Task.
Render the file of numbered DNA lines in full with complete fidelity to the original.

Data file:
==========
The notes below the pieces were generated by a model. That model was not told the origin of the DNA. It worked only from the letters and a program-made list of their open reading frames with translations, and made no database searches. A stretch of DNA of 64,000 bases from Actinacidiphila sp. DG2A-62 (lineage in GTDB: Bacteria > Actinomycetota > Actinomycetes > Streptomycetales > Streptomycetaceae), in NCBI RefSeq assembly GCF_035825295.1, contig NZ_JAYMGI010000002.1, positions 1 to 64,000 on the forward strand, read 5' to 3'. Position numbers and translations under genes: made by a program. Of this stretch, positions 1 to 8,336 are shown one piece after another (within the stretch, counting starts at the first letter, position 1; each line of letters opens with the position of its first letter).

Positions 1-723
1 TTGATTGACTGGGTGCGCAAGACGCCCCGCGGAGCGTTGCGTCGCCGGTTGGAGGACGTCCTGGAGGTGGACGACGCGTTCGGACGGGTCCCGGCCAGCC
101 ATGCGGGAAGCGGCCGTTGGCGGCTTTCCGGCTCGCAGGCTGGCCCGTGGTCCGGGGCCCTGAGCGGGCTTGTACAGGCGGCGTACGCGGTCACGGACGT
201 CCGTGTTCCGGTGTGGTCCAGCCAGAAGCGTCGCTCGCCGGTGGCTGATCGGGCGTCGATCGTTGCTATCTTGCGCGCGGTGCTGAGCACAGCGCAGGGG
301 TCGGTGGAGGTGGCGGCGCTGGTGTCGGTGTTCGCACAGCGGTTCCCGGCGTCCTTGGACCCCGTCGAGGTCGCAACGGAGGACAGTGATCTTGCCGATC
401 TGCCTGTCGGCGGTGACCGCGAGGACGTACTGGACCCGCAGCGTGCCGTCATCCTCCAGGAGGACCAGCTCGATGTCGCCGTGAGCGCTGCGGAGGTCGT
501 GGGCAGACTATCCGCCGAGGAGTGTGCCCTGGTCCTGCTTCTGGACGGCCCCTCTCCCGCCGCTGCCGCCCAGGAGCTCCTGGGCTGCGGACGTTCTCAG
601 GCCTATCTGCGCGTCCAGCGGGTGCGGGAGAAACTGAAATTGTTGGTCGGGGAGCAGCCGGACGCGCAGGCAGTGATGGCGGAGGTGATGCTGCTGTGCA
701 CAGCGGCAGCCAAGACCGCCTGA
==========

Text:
The notes below the pieces were generated by a model. That model was not told the origin of the DNA. It worked only from the letters and a program-made list of their open reading frames with translations, and made no database searches. A stretch of DNA of 64,000 bases from Actinacidiphila sp. DG2A-62 (lineage in GTDB: Bacteria > Actinomycetota > Actinomycetes > Streptomycetales > Streptomycetaceae), in NCBI RefSeq assembly GCF_035825295.1, contig NZ_JAYMGI010000002.1, positions 1 to 64,000 on the forward strand, read 5' to 3'. Position numbers and translations under genes: made by a program. Of this stretch, positions 1 to 8,336 are shown one piece after another (within the stretch, counting starts at the first letter, position 1; each line of letters opens with the position of its first letter).

Positions 1-723
1 TTGATTGACTGGGTGCGCAAGACGCCCCGCGGAGCGTTGCGTCGCCGGTTGGAGGACGTCCTGGAGGTGGACGACGCGTTCGGACGGGTCCCGGCCAGCC
101 ATGCGGGAAGCGGCCGTTGGCGGCTTTCCGGCTCGCAGGCTGGCCCGTGGTCCGGGGCCCTGAGCGGGCTTGTACAGGCGGCGTACGCGGTCACGGACGT
201 CCGTGTTCCGGTGTGGTCCAGCCAGAAGCGTCGCTCGCCGGTGGCTGATCGGGCGTCGATCGTTGCTATCTTGCGCGCGGTGCTGAGCACAGCGCAGGGG
301 TCGGTGGAGGTGGCGGCGCTGGTGTCGGTGTTCGCACAGCGGTTCCCGGCGTCCTTGGACCCCGTCGAGGTCGCAACGGAGGACAGTGATCTTGCCGATC
401 TGCCTGTCGGCGGTGACCGCGAGGACGTACTGGACCCGCAGCGTGCCGTCATCCTCCAGGAGGACCAGCTCGATGTCGCCGTGAGCGCTGCGGAGGTCGT
501 GGGCAGACTATCCGCCGAGGAGTGTGCCCTGGTCCTGCTTCTGGACGGCCCCTCTCCCGCCGCTGCCGCCCAGGAGCTCCTGGGCTGCGGACGTTCTCAG
601 GCCTATCTGCGCGTCCAGCGGGTGCGGGAGAAACTGAAATTGTTGGTCGGGGAGCAGCCGGACGCGCAGGCAGTGATGGCGGAGGTGATGCTGCTGTGCA
701 CAGCGGCAGCCAAGACCGCCTGA